The only real benefit to using the alternate method is that Explorer has a chance to properly shut down, rather than just killing the process which could screw things up. Also, it’s fun to know these hidden tricks =)

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Create a Shortcut to Eject the CD/DVD Drive

Posted on ខែកក្កដា 15, 2008. Filed under: How to | ស្លាក: , |

There’s a number of ways to accomplish this, but the best way is to use the NirCmd utility from the excellent Nirsoft. It does a lot more than just eject the cd-rom drive, so be sure to read the information on their site about all the capabilities.

Right-click on the desktop or elsewhere and choose New \ Shortcut.


In the location box, put the full path to the nircmd.exe file that you downloaded, and append the “cdrom open” command to the end of it, adjusting the drive letter to match your disc drive:

“C:\path\to\nircmd.exe” cdrom open D:

Note the location of the quotes.. if you are using a path with spaces in it, you need to make sure the quotes are only around the path to the executable, and the arguments should be placed after the quote.

Give the shortcut a meaningful name, like Eject CD or something like that, and you’ll have a new icon (read below on how to use the cd-rom icon as shown)


You can move the icon to anywhere you’d like… double-clicking on it will immediately eject the drive.

Create a Shortcut to Close the CD/DVD Drive

You can follow the same exact instructions as above, but instead of “cdrom open” just substitute “cdrom close”.

Download NirCmd from

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Fix for When Clock, Volume, Power or Network Icons are Missing in Vista

Posted on ខែកក្កដា 14, 2008. Filed under: How to, Registry | ស្លាក: , , , |

So you notice you are missing icons in the System Tray, like the clock or volume icons, and then you realize that you simply can’t enable them because the checkboxes are grayed out. So what do you do?

Fix for Notification Icons are Missing and Checkboxes are Grayed Out

You can solve all of these problems by looking in two separate places in the registry, and then deleting a bunch of keys in each location. We’ll detail all of the keys here, but you can skip down a bit for a downloadable registry hack file.

Open up regedit.exe through the start menu search or run box, and then browse down to the following key:


If you see any of the following key names in the right-hand pane, delete them:

* NoTrayItemsDisplay
* HideClock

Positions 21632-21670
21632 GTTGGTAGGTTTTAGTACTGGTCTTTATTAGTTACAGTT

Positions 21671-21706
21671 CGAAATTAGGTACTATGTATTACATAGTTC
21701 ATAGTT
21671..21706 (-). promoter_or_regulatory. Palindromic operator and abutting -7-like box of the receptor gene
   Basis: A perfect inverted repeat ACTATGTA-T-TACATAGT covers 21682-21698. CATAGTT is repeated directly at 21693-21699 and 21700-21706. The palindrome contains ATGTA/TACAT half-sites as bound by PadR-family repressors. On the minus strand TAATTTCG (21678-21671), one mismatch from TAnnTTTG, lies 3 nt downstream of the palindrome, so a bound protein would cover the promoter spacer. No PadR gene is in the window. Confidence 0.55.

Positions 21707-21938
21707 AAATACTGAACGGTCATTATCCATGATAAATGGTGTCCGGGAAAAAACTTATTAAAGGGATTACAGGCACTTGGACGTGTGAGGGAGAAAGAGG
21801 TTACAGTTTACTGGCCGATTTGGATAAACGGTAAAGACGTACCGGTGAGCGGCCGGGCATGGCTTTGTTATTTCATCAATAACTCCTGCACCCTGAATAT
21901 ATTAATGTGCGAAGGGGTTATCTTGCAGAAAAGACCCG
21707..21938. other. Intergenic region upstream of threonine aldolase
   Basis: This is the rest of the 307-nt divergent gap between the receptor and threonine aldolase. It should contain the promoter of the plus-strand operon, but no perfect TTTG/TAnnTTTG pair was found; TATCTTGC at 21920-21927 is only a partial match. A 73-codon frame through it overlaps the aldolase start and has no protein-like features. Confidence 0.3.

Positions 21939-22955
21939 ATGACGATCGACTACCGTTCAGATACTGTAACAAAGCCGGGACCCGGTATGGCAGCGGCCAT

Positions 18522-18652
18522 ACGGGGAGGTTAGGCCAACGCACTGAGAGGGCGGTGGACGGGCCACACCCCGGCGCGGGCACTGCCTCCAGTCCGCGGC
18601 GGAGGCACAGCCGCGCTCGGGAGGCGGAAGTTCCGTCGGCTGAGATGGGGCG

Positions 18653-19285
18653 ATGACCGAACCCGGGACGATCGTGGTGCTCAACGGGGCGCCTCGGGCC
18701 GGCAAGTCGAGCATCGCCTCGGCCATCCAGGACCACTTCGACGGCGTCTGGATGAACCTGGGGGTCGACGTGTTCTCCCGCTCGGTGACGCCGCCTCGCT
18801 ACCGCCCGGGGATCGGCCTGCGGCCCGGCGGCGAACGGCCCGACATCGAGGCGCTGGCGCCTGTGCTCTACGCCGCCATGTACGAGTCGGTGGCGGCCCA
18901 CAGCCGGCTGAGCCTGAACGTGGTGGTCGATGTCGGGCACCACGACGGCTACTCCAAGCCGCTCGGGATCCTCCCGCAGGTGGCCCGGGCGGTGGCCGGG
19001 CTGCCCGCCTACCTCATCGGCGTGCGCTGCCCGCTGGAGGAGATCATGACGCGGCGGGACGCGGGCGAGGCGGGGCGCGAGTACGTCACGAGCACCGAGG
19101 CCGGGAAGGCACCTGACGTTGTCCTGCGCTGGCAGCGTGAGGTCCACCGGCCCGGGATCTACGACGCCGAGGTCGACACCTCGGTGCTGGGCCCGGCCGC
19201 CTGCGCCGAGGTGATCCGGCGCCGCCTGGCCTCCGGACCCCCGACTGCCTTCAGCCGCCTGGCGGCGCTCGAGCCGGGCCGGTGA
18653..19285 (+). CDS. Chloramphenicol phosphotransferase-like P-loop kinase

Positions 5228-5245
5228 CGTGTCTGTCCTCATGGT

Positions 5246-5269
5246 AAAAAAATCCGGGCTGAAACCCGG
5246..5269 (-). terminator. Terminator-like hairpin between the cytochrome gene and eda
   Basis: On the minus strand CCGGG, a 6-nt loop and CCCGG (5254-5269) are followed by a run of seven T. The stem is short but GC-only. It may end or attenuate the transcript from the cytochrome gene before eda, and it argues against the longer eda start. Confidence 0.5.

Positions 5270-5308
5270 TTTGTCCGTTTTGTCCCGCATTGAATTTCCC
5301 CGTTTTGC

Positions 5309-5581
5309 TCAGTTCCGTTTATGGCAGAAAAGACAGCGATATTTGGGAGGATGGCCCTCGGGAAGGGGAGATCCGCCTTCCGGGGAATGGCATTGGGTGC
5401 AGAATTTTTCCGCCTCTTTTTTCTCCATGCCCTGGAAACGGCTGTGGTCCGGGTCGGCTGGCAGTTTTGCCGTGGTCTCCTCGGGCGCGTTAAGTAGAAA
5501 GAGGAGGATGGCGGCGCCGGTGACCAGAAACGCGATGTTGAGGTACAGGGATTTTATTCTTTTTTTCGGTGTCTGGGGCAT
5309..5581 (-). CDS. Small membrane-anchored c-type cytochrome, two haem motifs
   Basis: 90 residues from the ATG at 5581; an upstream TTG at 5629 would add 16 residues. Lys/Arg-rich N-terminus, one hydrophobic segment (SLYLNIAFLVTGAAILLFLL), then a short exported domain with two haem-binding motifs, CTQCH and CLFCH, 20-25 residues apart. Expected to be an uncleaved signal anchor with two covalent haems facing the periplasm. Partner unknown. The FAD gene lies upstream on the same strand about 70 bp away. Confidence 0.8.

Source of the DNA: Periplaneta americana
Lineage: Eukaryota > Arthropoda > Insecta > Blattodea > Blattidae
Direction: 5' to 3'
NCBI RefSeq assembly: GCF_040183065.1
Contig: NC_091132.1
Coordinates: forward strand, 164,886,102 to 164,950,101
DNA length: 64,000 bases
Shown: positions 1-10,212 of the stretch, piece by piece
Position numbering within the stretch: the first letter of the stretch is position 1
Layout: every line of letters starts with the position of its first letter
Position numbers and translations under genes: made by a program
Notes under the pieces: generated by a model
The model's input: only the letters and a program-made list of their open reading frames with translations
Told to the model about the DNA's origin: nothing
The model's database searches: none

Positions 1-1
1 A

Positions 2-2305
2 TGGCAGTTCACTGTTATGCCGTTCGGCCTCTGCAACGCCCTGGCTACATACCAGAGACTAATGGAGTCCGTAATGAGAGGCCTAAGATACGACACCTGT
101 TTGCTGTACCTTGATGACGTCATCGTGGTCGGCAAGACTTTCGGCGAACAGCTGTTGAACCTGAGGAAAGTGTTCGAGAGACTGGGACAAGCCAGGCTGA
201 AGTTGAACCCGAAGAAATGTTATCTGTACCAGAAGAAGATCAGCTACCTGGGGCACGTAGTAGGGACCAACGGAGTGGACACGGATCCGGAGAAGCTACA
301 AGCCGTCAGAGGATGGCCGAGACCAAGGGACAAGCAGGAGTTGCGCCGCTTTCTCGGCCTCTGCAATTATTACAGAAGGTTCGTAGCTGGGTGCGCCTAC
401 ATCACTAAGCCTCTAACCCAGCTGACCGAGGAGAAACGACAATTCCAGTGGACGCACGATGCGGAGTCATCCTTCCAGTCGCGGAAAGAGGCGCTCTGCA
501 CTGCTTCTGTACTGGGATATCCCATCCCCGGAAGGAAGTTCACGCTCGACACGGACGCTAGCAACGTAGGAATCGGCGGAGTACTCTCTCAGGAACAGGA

* HideSCAPower
* HideSCAVolume
* NoAutoTrayNotify
* HideSCANetwork

After deleting the values in that pane, browse to the following key and then repeat the process:


Source: My Friends… Pc Tips for Khmer….

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Create a System Restore Point Shortcut Icon

Posted on ខែកក្កដា 8, 2008. Filed under: How to, Registry | ស្លាក: |

If you want to manually create the script, create a new file named something.vbs and paste in the following. Otherwise the downloadable scripts are provided at the bottom of the article.

If WScript.Arguments.Count = 0 Then
Set objShell = CreateObject(”Shell.Application”)
objShell.ShellExecute “wscript.exe”, WScript.ScriptFullName & ” Run”, , “runas”, 1
GetObject(”winmgmts:\\.\root\default:Systemrestore”).CreateRestorePoint “description”, 0, 100
End If

You’ll notice that there’s a shellexecute line with a “runas”, which will automatically re-launch the script as administrator in order to create the restore point.

Once you have the script file saved somewhere, you’ll likely want to create a shortcut that you can customize. Just right-click / drag the file to where you want the shortcut… and choose “Create Shortcuts Here” when prompted.


One of the best features in Windows Vista is the updated System Restore feature, which saves people from certain destruction on a nearly daily basis, judging from the feedback on our forums. The only problem is that it takes far too many steps to manually create a new restore point. Can’t we just make a shortcut icon for it?

Naturally, we can. It’s as simple as a little vbscript that creates a restore point.

Now you’ll have a shortcut icon that can be used to create a restore point. Note that you could change the icon in the shortcut properties if you want, or even assign a hotkey.


The downloadable script contains two different scripts, the default one will prompt you to type in a description for the restore point (very helpful when restoring), but there’s also a CreateRestorePointSilent script that will simply create the restore point without the prompt.


If you want to verify that the restore point is created, you can open up System Restore through the start menu search or control panel, and then choose the option to “Choose a restore point”, at which point you should see the new item in the list:

Remember to create a restore point whenever you are making changes to your system that you aren’t confident about… like installing questionable software.

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Enable or Disable UAC From the Windows Vista Command Line

Posted on ខែកក្កដា 8, 2008. Filed under: How to, Registry | ស្លាក: , |